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October 4.-The command returned to its old camp on Jerusalem plank road and re-established picket-line.
October 5 to 10-Quiet; in camp. The Twenty-first Pennsylvania Cavalry reported for duty and assigned temporarily to Second Brigade.
October 11 to 18.-A third brigade, organized by authority of majorgeneral commanding Army of the Potomac, composed of the Twentyfirst Pennsylvania and First Maine Cavalry, transferred from the First to the Third Brigade; Col. C. H. Smith in command of the Third Bri
October 26.-At 3 p.m. command moved out and concentrated in the vicinity of Perkins' house and bivouacked.
October 27.-At 4 a. m. moved out on left of Second Army Corps on Quaker road; skirmished with the rebel cavalry and drove them back and joined the Second Army Corps, which was engaged with the enemy on Boydton plank road, at Hatcher's Creek; division attacked in rear by the rebel cavalry in force. Our line held its ground. The enemy
retired after darkness set in.
October 28.-Returned to old camp on Jerusalem plank road and re-established picket-line.
October 29 to 31.-Quiet; nothing unusual occurred.
November 1.-General Gregg in command of division; Col. M. Kerwin, Thirteenth Pennsylvania Cavalry, commanding Second Brigade; Col. C. H. Smith, First Maine Cavalry, commanding Third Brigade. November 2 to 6.-Quiet.
November 7.-Division moved out at 8 a. m. on reconnaissance to
ward Stony Creek.
November 8 and 9.-Quiet.
November 10.-Quiet; Col. J. I. Gregg, Sixteenth Pennsylvania Cavalry, returned from absence on account of wounds received in action, and assumed command of Second Brigade.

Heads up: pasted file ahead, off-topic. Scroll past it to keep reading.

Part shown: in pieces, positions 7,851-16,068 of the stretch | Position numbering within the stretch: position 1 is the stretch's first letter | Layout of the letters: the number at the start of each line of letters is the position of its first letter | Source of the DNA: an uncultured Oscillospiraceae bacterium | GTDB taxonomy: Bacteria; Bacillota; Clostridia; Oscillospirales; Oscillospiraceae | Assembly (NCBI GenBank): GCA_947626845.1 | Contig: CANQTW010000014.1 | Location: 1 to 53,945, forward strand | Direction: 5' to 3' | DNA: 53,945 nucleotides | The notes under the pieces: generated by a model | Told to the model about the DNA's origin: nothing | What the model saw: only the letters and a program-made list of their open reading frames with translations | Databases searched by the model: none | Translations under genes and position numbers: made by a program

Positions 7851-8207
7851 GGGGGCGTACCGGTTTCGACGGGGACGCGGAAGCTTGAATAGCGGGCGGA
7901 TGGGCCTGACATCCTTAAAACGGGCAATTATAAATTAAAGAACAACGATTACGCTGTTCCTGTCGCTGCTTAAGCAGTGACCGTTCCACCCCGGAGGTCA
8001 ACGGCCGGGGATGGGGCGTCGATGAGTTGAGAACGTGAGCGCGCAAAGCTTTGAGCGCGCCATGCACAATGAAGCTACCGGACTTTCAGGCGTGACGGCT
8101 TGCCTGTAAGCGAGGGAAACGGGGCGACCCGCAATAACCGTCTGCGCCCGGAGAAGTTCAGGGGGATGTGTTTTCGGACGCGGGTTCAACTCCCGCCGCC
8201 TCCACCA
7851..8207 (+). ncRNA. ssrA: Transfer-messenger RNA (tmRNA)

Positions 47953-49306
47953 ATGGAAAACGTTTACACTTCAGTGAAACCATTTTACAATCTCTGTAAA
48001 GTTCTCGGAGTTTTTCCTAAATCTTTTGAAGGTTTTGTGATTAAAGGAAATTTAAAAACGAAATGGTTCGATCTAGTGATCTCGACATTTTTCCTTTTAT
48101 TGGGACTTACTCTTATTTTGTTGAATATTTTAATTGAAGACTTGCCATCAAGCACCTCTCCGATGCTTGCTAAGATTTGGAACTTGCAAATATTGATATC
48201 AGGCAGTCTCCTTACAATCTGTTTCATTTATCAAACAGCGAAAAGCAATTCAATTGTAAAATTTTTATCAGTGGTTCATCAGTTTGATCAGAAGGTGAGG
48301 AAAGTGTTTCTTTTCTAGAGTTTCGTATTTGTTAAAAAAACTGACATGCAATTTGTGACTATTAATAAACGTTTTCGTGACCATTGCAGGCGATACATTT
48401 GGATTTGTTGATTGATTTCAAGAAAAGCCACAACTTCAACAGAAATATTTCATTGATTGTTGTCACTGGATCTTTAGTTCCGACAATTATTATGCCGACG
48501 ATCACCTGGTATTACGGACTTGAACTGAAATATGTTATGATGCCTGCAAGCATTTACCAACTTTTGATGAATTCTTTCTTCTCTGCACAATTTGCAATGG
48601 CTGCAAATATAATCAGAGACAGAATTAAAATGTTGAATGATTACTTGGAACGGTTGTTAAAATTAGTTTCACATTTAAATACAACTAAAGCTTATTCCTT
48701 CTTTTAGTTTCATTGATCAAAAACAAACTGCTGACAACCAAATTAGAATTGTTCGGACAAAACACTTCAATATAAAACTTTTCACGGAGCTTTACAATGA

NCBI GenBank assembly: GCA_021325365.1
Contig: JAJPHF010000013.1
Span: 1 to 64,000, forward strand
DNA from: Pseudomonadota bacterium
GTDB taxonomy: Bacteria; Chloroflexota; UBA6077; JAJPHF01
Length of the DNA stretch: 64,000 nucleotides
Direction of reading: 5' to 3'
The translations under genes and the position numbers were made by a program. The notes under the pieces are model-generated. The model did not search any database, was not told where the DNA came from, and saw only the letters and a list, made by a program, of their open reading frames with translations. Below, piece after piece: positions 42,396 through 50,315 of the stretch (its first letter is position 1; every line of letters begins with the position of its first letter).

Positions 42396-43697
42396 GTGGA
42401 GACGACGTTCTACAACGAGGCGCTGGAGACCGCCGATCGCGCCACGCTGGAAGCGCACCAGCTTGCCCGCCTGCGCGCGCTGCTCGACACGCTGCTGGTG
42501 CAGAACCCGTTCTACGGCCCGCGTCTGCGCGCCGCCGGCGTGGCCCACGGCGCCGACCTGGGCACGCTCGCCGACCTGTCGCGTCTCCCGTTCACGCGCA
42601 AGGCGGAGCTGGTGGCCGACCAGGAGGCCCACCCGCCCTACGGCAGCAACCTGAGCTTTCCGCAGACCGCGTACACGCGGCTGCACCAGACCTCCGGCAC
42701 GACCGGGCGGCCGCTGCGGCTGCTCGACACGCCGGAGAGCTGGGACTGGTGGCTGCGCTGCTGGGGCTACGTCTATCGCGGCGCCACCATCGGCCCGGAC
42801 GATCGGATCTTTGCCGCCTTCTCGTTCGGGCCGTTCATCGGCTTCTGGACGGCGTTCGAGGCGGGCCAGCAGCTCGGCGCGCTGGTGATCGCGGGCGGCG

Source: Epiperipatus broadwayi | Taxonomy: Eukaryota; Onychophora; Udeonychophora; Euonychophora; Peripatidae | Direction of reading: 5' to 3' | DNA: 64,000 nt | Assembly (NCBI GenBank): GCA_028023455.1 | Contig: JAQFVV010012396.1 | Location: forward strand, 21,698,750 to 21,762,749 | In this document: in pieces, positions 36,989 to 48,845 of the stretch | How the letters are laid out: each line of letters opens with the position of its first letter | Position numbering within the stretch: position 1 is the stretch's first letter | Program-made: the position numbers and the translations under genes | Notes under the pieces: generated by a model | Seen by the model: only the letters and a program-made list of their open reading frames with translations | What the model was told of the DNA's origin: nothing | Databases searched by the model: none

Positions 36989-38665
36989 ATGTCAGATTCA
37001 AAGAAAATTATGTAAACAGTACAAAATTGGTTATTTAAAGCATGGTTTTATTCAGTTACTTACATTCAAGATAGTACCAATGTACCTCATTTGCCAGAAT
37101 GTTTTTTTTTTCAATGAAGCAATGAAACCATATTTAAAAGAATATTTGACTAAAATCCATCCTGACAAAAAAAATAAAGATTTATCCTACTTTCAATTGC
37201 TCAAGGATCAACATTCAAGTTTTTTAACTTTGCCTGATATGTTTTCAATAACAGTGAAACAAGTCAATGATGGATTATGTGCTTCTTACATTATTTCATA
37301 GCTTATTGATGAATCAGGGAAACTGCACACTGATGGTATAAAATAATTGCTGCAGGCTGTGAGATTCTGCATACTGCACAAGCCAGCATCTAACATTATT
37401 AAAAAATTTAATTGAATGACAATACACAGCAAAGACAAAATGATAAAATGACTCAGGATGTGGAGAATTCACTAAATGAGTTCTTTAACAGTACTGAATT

November 21 to 30.-Quiet; nothing unusual occurred; pickets harNovember 11 to 20.-Quiet; scouting parties sent out almost daily. assed very much by guerrillas and bushwhackers.
Station via Lee's Mill and Jerusalem plank road, and after the destruction of the station and a portion of the railroad the command started on return march, First Brigade in rear. The enemy's cavalry made several attacks on the rear guard (First New Jersey), which were gallantly repulsed. Arrived in camp same night about 11 p. m.
December 2 to 6.-Quiet.
ments, left to guard camp and picket, marched out on Jerusalem plank December 7-At 4 a. m. the division, with the exception of two regiroad in advance of the Fifth Corps and bivouacked near Sussex Court
toward Jarratt's Station, Weldon railroad, and bivouacked at that December 8.-About daybreak the command resumed the march
December 9.-At 4 a. m., taking the Belfield road, the division marched to Three Creeks, First Brigade in advance, and found the enemy posted on the south bank of that stream, with two field pieces in position, with which they opened fire on our column. The Tenth New York Cavalry (First Brigade) was dismounted, crossed, and drove the enemy from their position, when the First New Jersey (First Brigade) crossed, mounted, and forced them to fall back on their works in front
of Belfield, from which they opened a heavy fire on our column. Skirmishing was kept up at this point until dark, when the command bivouacked.
December 10.—At 4 a. m. the command recrossed Three Creeks on the return march, the enemy harassing the rear.
December 11.-The division moved back in camp.
December 13 to 21.-General Gregg received leave of absence; General Davies commanding division.
December 22 to 31.-Quiet; command picketing left and rear from Jerusalem plank road to James River.
First Brigade, Second Division.
[August.]-The brigade was engaged in picket duty from the commencement of the month up to the 13th, when it moved across the James River in conjunction with the rest of the division, taking position on the left of the Second Corps; engaged the enemy near Malvern Hill, driving his cavalry from their breast-works, with but slight loss to the command; remained in position before the enemy for three days, being engaged each day. The division being relieved by the Tenth Corps, it (the First Brigade) recrossed the river and marched to the left wing of the army again, arriving and at once taking position on the left of the Fifth Corps, on the Weldon railroad.